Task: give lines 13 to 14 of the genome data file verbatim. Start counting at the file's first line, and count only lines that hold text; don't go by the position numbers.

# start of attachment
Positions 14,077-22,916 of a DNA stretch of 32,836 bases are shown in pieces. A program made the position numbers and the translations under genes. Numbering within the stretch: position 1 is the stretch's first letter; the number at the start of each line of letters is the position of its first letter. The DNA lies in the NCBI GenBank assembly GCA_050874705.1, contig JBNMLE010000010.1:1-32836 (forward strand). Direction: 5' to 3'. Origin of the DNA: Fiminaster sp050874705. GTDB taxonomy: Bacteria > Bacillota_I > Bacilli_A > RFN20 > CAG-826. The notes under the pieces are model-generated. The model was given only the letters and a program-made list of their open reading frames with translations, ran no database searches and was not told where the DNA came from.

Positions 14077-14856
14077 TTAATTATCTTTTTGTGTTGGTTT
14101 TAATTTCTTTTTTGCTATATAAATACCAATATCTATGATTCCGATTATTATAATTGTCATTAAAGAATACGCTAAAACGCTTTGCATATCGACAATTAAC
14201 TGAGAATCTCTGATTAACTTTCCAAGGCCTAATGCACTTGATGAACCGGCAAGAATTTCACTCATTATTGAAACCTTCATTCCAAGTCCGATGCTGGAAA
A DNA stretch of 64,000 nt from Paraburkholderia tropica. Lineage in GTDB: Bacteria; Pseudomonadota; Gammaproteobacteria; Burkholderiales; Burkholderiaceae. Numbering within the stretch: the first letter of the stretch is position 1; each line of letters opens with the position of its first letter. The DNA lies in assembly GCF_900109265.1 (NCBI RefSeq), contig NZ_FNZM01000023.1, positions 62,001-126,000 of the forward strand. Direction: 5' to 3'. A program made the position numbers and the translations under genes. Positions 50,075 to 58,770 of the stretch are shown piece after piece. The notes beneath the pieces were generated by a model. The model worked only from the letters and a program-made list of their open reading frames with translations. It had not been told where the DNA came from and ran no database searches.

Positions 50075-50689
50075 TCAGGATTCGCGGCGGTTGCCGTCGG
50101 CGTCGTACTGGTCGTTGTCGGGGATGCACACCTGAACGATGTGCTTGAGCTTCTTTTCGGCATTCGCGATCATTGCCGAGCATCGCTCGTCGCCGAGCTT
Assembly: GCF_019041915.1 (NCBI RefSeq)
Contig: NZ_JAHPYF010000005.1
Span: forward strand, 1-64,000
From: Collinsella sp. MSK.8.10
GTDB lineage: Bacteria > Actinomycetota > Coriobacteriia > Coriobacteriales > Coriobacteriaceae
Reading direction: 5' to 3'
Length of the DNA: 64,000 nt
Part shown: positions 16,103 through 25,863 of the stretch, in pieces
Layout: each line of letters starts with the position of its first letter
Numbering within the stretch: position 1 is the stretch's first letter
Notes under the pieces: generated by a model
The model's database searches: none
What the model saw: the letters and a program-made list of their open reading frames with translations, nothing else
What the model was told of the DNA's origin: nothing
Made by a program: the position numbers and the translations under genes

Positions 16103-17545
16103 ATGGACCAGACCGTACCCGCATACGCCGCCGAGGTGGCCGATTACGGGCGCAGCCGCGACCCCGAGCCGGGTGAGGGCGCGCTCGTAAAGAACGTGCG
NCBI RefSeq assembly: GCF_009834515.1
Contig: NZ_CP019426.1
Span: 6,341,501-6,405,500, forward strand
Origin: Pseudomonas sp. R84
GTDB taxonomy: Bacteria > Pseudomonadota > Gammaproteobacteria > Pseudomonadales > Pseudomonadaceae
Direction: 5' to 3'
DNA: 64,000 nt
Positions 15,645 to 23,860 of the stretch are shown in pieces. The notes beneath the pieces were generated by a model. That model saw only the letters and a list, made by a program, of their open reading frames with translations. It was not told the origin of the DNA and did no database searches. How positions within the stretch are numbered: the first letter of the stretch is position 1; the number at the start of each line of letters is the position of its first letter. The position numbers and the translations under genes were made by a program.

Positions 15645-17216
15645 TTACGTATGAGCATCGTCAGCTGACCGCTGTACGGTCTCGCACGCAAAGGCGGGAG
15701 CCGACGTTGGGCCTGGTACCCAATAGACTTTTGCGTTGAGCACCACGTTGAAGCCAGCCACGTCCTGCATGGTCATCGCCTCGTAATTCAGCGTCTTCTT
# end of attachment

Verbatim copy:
From: Collinsella sp. MSK.8.10
GTDB lineage: Bacteria > Actinomycetota > Coriobacteriia > Coriobacteriales > Coriobacteriaceae